DOE’s applied R&D programs will receive large increases this year, nearly matching the Senate’s proposals for even larger increases in most instances. Sen. Lamar Alexander (R-TN), who is entering his last year as chair of the Senate appropriations subcommittee for DOE, recently said he would like federal energy R&D funding to double within five years as a way to address climate change. This year, the budget for the Office of Energy Efficiency and Renewable Energy will increase 20% to $2.85 billion, not accounting for a $58 million rescission of unused funds that were appropriated for biorefinery construction. The Office of Nuclear Energy will receive a 13% increase to $1.49 billion, which includes $230 million for a new program to support advanced reactor demonstration projects. The budget for the Advanced Research Projects Agency–Energy will increase 16% to a new record high of $425 million.
National Nuclear Security Administration
NNSA’s budget will increase 10% to $16.7 billion, building on a multi-year spending surge supporting modernization of the U.S. nuclear weapons stockpile and associated infrastructure. Funding for Research, Development, Test, and Evaluation programs will rise 19% this year to $2.40 billion. Most of that increase is directed toward science, engineering, and advanced computing programs, including doubled funding for the Stockpile Responsiveness Program and a near tripling of support for a project developing new capabilities for studying subcritical nuclear explosions. Inertial confinement fusion activities will see a more modest increase of 4% to $565 million, targeted toward pulsed power programs.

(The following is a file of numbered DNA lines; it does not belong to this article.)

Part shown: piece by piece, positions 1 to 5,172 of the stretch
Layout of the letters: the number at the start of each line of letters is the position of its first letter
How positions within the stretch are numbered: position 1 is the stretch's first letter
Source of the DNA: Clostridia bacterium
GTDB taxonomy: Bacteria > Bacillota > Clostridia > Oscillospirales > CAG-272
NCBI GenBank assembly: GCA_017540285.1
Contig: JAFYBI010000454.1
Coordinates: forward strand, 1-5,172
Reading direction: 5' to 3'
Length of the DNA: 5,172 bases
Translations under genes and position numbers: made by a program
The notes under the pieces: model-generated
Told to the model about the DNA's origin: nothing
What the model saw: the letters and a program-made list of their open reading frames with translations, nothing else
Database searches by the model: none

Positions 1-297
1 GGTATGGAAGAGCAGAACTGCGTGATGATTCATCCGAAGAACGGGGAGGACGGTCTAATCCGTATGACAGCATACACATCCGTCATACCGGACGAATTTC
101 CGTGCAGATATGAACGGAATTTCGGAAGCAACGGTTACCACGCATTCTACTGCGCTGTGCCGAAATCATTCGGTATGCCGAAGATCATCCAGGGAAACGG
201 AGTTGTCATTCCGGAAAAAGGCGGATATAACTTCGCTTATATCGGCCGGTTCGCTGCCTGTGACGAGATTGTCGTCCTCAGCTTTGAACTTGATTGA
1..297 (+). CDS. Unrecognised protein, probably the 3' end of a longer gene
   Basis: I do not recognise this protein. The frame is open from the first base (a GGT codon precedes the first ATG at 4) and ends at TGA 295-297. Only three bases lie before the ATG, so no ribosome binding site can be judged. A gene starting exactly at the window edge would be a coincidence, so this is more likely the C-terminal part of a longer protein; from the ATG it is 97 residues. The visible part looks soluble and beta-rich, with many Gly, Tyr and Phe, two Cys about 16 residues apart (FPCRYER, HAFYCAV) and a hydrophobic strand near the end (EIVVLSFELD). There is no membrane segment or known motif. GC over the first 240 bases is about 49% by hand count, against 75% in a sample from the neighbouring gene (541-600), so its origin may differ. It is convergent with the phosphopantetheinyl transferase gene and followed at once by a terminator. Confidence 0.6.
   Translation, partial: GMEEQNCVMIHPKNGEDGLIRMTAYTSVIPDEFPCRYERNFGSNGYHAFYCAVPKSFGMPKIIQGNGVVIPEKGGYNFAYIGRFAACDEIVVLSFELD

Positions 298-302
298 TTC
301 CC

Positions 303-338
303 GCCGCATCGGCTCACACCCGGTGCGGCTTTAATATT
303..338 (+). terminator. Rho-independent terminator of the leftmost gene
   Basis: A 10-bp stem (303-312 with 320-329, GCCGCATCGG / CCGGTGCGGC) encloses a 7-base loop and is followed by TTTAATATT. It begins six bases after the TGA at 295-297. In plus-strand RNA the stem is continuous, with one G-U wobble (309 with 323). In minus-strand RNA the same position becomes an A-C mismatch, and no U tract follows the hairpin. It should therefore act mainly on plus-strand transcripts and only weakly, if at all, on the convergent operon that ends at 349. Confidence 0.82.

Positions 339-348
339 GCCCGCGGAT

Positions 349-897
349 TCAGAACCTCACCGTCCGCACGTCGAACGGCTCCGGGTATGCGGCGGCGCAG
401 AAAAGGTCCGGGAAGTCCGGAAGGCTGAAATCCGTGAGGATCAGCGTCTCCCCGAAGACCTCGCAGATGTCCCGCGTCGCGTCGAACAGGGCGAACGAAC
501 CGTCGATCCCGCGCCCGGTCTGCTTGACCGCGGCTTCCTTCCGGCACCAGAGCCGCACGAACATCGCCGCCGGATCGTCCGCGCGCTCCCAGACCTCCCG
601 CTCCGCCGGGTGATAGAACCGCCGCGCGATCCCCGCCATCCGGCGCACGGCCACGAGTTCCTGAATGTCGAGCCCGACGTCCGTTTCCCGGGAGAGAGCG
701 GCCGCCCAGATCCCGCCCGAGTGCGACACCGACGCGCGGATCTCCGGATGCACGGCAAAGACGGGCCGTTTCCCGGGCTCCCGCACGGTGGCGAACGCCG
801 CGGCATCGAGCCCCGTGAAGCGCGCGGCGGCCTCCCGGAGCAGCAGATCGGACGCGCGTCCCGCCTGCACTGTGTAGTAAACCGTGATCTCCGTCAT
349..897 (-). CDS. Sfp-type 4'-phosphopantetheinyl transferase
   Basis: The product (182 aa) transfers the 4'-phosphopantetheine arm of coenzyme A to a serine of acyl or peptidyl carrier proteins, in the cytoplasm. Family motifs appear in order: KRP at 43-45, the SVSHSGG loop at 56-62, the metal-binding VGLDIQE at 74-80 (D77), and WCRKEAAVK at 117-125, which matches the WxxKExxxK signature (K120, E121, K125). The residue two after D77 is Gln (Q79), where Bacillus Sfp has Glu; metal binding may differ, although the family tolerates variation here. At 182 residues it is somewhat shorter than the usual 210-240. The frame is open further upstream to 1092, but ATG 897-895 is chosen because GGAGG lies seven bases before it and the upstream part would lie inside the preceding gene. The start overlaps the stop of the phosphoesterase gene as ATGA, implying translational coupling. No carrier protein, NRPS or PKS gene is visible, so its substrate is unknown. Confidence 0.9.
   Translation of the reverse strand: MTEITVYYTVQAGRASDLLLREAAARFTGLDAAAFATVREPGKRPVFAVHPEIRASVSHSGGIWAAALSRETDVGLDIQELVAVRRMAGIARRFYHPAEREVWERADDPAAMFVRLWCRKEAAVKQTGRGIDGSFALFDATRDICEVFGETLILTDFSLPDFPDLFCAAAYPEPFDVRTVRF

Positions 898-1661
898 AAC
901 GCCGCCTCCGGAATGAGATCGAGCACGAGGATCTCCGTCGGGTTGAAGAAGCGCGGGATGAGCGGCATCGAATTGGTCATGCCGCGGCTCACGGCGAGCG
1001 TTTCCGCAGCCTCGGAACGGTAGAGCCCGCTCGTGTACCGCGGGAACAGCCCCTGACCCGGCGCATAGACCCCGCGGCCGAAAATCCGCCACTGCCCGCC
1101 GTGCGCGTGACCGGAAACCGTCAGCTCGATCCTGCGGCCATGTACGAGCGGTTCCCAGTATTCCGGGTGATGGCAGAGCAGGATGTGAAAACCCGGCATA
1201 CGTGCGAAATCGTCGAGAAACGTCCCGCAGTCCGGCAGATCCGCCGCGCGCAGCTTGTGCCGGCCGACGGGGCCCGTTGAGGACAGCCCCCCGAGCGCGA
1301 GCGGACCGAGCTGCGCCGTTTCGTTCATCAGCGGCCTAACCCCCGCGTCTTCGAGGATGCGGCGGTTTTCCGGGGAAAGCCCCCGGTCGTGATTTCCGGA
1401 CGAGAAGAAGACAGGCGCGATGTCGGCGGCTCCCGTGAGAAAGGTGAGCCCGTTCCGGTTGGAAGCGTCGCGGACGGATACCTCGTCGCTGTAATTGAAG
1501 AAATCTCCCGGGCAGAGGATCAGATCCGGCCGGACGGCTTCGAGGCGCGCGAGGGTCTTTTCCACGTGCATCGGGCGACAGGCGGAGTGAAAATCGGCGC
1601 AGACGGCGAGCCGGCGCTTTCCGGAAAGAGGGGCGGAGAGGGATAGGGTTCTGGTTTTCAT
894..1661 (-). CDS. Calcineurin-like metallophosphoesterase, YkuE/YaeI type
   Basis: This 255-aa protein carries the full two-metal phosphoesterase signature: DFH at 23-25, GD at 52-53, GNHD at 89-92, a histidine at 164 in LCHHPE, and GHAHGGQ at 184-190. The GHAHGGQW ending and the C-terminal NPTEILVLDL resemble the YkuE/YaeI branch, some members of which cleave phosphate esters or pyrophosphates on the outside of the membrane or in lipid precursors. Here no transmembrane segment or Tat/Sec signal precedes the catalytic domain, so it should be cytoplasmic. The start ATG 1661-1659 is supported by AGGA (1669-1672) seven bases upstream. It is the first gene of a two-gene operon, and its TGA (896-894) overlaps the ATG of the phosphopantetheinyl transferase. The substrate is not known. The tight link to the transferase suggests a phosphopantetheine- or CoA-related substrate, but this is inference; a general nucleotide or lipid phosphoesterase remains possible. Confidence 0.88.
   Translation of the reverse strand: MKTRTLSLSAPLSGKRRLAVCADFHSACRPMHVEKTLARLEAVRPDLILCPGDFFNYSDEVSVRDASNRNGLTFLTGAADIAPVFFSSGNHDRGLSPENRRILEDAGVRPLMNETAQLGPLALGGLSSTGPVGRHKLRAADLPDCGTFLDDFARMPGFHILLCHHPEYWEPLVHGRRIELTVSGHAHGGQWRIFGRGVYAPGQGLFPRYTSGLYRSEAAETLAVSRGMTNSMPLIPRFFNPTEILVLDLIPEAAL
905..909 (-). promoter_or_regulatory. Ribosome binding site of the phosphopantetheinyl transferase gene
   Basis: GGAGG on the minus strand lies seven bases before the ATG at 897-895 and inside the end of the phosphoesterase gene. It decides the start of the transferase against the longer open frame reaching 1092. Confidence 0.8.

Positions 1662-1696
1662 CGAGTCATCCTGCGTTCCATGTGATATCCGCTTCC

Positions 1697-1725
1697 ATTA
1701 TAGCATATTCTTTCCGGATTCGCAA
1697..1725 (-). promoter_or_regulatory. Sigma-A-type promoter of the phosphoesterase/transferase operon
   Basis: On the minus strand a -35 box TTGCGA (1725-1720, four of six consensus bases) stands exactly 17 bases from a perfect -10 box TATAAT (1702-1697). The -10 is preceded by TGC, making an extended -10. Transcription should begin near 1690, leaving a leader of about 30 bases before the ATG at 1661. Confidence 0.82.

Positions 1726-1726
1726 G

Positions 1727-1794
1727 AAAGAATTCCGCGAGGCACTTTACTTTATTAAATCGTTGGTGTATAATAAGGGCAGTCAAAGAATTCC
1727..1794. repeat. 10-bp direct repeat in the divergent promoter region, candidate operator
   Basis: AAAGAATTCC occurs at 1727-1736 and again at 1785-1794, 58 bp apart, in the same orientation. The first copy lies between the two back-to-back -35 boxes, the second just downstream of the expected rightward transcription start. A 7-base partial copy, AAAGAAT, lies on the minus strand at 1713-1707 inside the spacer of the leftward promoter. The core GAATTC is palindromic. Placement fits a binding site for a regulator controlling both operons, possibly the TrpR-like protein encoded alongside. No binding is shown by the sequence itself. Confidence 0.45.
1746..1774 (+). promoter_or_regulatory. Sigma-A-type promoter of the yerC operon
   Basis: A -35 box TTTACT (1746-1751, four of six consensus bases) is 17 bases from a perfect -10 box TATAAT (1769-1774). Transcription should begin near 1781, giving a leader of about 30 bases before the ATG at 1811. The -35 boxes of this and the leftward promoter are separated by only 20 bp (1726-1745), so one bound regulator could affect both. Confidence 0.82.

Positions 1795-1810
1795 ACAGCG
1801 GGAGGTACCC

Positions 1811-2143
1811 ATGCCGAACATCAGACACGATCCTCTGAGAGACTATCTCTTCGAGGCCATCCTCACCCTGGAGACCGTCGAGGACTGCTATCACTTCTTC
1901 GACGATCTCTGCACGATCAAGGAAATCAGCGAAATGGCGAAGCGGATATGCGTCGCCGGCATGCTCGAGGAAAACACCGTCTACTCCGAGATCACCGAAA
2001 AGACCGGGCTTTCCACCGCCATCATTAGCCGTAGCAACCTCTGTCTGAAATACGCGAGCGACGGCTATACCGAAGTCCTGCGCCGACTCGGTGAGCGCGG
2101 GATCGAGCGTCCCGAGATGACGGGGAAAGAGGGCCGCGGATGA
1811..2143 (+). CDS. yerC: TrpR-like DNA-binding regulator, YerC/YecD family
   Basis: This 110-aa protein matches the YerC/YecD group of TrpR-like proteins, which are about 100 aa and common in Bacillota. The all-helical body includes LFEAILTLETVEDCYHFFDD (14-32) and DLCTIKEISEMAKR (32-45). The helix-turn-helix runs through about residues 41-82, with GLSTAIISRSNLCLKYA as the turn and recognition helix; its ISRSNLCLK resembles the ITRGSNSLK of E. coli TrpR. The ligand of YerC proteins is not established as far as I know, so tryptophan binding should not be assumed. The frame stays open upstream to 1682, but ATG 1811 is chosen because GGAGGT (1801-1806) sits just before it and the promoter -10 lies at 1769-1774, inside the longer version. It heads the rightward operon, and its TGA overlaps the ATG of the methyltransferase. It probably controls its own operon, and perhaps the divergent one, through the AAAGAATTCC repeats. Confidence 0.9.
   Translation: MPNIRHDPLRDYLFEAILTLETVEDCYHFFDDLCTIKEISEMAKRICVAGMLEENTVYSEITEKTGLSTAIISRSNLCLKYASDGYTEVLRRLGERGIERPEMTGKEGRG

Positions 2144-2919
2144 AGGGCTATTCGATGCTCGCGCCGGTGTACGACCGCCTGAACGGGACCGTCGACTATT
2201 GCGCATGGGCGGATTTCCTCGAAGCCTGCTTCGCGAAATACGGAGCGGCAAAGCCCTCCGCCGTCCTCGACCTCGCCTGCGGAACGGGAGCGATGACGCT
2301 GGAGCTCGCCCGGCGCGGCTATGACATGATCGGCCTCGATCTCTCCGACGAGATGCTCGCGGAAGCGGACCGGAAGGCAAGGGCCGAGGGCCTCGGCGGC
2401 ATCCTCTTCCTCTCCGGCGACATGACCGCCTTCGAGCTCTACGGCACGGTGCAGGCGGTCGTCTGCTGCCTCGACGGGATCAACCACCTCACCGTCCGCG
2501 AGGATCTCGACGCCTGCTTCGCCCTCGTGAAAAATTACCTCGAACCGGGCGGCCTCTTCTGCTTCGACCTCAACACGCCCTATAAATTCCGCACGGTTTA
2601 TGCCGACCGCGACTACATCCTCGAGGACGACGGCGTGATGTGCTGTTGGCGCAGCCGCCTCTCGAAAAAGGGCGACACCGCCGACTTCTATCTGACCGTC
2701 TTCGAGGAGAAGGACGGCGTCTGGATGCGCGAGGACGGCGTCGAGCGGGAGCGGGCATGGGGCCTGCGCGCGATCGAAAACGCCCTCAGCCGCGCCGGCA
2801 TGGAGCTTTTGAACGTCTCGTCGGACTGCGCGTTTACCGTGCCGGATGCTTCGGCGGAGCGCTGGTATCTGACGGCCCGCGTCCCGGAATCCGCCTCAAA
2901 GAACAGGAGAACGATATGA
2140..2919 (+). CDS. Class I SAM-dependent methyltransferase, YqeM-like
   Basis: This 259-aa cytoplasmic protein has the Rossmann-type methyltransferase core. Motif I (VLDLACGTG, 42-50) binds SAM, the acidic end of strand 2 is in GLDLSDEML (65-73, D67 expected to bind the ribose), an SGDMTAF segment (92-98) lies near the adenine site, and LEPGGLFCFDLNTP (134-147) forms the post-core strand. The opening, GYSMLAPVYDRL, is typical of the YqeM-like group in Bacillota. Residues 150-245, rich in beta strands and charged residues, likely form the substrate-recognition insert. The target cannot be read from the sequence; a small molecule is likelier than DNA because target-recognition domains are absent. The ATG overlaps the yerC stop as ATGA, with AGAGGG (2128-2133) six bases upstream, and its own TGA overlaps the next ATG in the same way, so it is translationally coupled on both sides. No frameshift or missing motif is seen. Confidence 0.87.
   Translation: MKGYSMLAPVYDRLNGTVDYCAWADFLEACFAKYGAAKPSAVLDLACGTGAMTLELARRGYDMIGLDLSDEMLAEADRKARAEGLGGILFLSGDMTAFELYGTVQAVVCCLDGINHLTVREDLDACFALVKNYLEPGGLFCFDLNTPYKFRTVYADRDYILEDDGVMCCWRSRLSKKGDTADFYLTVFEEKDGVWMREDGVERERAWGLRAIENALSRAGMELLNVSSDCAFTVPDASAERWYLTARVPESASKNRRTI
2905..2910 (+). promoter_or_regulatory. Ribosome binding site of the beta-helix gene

National Science Foundation
The budgets for NSF’s research and education accounts will both increase 3%, to $6.74 billion and $940 million respectively. The bill also meets the agency’s requests for continuing construction of the Large Synoptic Survey Telescope in Chile, modernizing Antarctic infrastructure, and beginning its contribution to the Large Hadron Collider’s high luminosity upgrade project in Europe. It further provides $65 million through the construction account to launch a new mid-scale research infrastructure program, which is $20 million more than requested.